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  • Writer's pictureMemphis Beech

Is it ok to respectfully disagree with Force Science Institute?


I’m seeing this article spread like wild fire, and what most readers are pulling from this is “Go all in on Captains of Crush.” And I respectfully see things a little differently.

Personally, I’ve seen grip strength to be an INDICATOR of possible shooting success, but not the cause of it. More grip strength does not / will not help you shoot better.


Just my opinion, and it’s worth what you paid for it. But I see that people who do more with their hands typically shoot better, and at the same time, that sometimes manifests as increased grip strength. This is simply a matter of manual dexterity. It is this dexterity that provides better shooting performance, and the grip strength is a secondary by-product. This is why IT guys, musicians, and many other folks with girly handshakes can still run a pistol effectively.


Additionally, practicing in a profession that involves manual labor has led many to be more mechanically inclined, which helps by making it easier to understand how the gun works. Again, grip strength is the common by-product.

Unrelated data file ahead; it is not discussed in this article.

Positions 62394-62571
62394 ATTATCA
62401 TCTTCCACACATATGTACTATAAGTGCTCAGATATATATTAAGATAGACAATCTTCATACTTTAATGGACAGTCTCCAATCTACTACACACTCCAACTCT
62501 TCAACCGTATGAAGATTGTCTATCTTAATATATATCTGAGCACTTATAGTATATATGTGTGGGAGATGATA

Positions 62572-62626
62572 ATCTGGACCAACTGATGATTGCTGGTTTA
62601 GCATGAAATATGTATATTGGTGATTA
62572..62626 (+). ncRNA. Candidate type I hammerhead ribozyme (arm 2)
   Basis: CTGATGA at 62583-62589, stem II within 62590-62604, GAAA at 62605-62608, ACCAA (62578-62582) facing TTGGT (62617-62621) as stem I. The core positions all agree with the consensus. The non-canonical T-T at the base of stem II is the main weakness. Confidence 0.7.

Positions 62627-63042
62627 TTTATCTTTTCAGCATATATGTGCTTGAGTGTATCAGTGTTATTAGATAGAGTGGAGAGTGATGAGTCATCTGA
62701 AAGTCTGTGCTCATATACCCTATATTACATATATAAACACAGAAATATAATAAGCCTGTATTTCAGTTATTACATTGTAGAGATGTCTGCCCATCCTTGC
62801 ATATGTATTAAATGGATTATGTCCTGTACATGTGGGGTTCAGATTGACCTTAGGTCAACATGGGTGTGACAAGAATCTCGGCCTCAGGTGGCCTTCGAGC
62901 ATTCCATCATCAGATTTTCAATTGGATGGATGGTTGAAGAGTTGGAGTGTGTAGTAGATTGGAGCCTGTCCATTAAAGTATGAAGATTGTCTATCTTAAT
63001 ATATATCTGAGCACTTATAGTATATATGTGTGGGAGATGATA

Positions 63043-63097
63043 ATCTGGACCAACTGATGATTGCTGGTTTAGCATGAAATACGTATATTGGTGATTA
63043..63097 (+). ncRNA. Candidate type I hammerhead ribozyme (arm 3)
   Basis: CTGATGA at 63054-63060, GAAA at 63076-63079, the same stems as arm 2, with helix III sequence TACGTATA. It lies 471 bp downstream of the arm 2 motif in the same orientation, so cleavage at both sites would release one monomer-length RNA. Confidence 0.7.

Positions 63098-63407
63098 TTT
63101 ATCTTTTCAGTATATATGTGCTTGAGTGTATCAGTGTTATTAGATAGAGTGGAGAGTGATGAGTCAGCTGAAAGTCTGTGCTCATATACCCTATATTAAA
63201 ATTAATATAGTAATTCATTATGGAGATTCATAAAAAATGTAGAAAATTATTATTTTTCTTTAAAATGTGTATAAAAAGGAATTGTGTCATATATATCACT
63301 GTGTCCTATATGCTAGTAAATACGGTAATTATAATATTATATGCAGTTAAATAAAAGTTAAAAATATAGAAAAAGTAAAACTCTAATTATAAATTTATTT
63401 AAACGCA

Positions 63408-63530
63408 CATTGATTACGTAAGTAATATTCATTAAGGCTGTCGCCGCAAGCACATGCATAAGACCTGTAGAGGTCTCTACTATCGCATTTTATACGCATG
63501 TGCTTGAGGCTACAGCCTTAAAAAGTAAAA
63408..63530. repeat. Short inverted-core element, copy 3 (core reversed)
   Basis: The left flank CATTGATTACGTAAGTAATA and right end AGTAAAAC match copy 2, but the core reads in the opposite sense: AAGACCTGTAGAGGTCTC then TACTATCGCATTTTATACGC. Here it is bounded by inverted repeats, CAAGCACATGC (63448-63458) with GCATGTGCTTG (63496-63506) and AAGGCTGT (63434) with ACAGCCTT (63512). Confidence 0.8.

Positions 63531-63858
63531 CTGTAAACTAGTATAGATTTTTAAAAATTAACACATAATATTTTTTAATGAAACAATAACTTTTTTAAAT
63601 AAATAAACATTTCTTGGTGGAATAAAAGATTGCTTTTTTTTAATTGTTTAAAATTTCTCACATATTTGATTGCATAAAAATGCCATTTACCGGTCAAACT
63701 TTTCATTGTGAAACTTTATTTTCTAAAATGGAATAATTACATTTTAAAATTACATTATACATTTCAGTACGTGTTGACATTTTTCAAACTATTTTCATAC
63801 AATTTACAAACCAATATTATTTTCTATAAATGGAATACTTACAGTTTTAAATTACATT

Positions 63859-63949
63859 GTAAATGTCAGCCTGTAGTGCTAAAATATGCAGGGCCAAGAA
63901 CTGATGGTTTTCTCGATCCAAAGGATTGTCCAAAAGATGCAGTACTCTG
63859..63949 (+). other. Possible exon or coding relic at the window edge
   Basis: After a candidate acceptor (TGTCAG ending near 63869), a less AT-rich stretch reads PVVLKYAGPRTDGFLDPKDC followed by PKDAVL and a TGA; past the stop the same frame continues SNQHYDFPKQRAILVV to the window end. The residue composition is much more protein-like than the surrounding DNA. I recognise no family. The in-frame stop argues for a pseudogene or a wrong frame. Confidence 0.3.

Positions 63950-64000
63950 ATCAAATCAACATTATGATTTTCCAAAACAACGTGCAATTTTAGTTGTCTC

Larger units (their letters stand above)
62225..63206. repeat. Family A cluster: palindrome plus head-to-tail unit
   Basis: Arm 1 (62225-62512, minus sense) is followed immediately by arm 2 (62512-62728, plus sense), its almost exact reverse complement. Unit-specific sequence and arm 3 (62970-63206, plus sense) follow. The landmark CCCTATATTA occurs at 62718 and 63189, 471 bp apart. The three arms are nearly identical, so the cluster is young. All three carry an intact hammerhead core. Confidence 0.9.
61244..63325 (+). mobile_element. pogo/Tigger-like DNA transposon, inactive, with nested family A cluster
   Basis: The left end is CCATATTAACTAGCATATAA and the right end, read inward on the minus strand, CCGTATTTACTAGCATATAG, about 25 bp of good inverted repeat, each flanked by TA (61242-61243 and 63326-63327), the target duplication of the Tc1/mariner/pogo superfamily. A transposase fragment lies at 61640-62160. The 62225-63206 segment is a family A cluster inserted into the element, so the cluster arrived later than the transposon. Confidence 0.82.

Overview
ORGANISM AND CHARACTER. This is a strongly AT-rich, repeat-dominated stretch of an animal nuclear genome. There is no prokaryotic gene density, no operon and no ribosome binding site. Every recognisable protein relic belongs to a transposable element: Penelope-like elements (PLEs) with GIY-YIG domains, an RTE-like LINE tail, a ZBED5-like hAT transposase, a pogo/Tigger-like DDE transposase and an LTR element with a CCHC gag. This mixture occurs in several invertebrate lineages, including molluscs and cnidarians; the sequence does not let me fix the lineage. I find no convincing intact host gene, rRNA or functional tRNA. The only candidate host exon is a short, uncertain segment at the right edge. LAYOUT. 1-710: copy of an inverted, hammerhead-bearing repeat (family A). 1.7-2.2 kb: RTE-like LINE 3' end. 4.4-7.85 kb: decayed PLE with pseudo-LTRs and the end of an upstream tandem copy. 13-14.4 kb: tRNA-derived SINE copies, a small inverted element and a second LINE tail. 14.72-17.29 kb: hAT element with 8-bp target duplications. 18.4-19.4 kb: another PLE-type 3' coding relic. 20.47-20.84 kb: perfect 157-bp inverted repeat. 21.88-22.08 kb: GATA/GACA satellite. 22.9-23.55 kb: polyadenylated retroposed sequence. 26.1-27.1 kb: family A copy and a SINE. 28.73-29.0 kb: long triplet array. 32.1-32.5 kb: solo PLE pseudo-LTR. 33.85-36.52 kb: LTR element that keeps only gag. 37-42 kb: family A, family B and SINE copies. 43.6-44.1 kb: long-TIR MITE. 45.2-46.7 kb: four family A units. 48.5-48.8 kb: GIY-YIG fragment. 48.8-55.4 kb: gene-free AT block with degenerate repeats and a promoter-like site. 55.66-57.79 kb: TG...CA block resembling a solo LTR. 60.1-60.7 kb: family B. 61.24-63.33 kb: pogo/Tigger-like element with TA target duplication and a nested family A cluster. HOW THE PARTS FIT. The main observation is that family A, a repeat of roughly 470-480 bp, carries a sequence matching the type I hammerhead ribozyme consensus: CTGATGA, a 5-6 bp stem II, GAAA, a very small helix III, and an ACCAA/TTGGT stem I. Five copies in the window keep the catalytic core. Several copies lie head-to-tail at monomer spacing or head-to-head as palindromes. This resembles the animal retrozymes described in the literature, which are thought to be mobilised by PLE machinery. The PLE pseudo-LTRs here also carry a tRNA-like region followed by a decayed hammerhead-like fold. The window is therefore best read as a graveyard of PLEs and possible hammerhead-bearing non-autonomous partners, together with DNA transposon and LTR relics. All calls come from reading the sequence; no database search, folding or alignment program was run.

Even if it’s just hitting the gym a little, that helps you create a mind-body connection, and helps you thoughtfully manipulate your body to run the gun more efficiently.


*WARNING!* I feel the need to warn readers against rushing out and going all in on grip strengtheners. I did that and developed full-blown tendinitis. This plus 12+ yrs of IT work, and I’ll be managing chronic symptoms for the rest of my life.


I didn’t accomplish what I did thru sheer grip strength. Gripping the pistol comes with leverage and structure. It’s going to take training, exploration, refinement, and myelination to burn that in.


So what readers are getting from the study may be correlation, but not causation. And grip strengtheners and trigger weights IMHO are treating the symptoms not the disease.

What are your Thoughts? It’s ok if we disagree. That helps me learn.

Link to the full article: https://www.forcescience.com/2021/09/new-study-grip-strength-and-shooting-performance/

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